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Bruce Poinsette of The Skanner News
Published: 19 April 2012

Instead of enjoying a sunny Sunday afternoon, members of Occupy North East (ONE) – a.k.a. 'The Black Working Group,' We Are Oregon and Ainsworth United Church of Christ (UCC) came together to discuss foreclosure and how churches can get involved.

"Our position is that the struggle has to emanate from the ground up," says Ahjamu Umi, of ONE. "It can't happen any other way and everyone needs to be involved."

Umi's words were reflected by the racially diverse group gathered in Ainsworth UCC's Cambric Parlor. As explained on a wall sign, Ainsworth considers itself a "multi-cultural, multi-racial, open & affirming, Just Peace and accessible church."

Following introductions, participants shared their personal foreclosure stories.

One woman told the group her foreclosure was more painful than a divorce she was going through around the same time. Another couldn't help but curse when she relived her experience.

While big banks were the main target of the testimonies, ONE's Alicia Jackson expressed a broader sense of distrust. She says her home was marked for foreclosure in 2008 and she self evicted out of fear. When she went to one local foreclosure help nonprofit, she says she was charged $25 for a credit check; she says she later found out she could get the service for free. In addition, she said she was receiving letters from various groups, but didn't know who to trust.

Ultimately, Jackson says she found reliable help in ONE and We Are Oregon. Jackson refuses to be embarrassed by the experience.

"Why should we be ashamed," she says. "The banks should be ashamed. They are committing the crimes."

Umi stressed the need to re-frame the conversation. He said people facing foreclosure are conditioned to feel like losers but challenged the group to examine how banks got control of their land in the first place. Particularly, Umi notes that many major banks profited from slavery.

"Banking systems started by selling insurance premiums on my ancestors," he says. "How did they get in the moral position to tell you that you have to pay them to live there, and if you can't do it because something happened in your life that you didn't plan on, that there is somehow something wrong with you?"

Representative Lew Frederick of House District 43 echoed these sentiments and explained the legislative side of the foreclosure discussion.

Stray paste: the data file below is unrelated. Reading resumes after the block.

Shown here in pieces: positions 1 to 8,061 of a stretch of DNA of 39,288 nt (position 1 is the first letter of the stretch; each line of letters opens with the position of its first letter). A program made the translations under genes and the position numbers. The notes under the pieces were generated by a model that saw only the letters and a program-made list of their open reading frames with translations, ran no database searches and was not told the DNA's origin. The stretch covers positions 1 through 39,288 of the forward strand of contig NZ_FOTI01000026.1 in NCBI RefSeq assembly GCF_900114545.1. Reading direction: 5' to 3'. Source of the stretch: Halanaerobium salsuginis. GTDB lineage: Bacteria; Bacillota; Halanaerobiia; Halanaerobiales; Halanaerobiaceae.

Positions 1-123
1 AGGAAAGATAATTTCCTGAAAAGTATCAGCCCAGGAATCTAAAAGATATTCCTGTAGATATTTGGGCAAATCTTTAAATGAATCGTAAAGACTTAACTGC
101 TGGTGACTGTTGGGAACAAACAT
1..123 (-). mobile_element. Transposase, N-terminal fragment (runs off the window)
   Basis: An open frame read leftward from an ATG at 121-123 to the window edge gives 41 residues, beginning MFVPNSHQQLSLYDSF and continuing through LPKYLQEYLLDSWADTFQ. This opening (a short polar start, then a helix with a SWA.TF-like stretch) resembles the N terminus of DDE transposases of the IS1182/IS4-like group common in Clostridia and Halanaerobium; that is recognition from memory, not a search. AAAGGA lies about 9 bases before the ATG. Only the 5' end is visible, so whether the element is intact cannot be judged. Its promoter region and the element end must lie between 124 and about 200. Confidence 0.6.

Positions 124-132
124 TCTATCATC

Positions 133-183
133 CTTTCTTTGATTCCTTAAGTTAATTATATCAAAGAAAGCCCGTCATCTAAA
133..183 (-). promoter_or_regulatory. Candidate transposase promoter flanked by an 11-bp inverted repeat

Last week, Governor John Kitzhaber signed SB 1552, which requires banks to meet with homeowners facing foreclosure or underwater on their mortgages in mandatory mediation. It also allows homeowners to meet with housing counselors before mediation. Lastly, it outlaws dual track foreclosures, where banks negotiate the terms of a loan with homeowners while simultaneously beginning the foreclosure process.

Frederick also took aim at Mortgage Electronic Registration Systems (MERS).

"You need to know about MERS," he says. "If you don't then you don't understand the package of things that are taking place."

Frederick says MERS is a black box. If you buy a house for $200,000, he says you could end up spending $300,000 over the course of the sale. The sale is listed as $200,000, so the bank sees the extra $100,000 as profit. Portions of this profit are sold off, betting you'll pay the mortgage. Meanwhile, the bank also puts insurance derivatives against you paying your mortgage and sells them to hedge funds. In the end you could have 200 people owning a portion of the sale and the electronic system will list the property at $2 million.

There were gasps, groans and plenty of head shaking after Frederick's anecdote.

Both Umi and Mahaffy expressed the need for foreclosure victims to stay in their houses. They pledged to give assistance with filing legal complaints and providing rapid response teams to stay with foreclosure victims in the event the Sheriff shows up.

Mahaffy noted that there are a number of steps that can be taken before resistance. One of the more unconventional efforts he shared was when his group went to the Sheriff's Department in December and sang fake Christmas Carols ("We wish you won't evict us" instead of "We wish you a merry Christmas"). He says the effort contributed to a short term moratorium on foreclosures during the holiday season.

Mahaffy also suggested house meetings, making foreclosure stories viral and canvassing around neighborhoods.

"It's knocking on your neighbor's door," he says. "Their issue may not be foreclosure. It may be about hunger. Or it may be about jobs. It's all interconnected and we want to involve everyone to make a change in the community."

We Are Oregon and ONE gather for joint canvassing 5 pm every Thursday at Reflections. ONE holds meetings every Saturday at 1 pm and Frederick holds town hall meetings every second Saturday at 9 am at Reflections.

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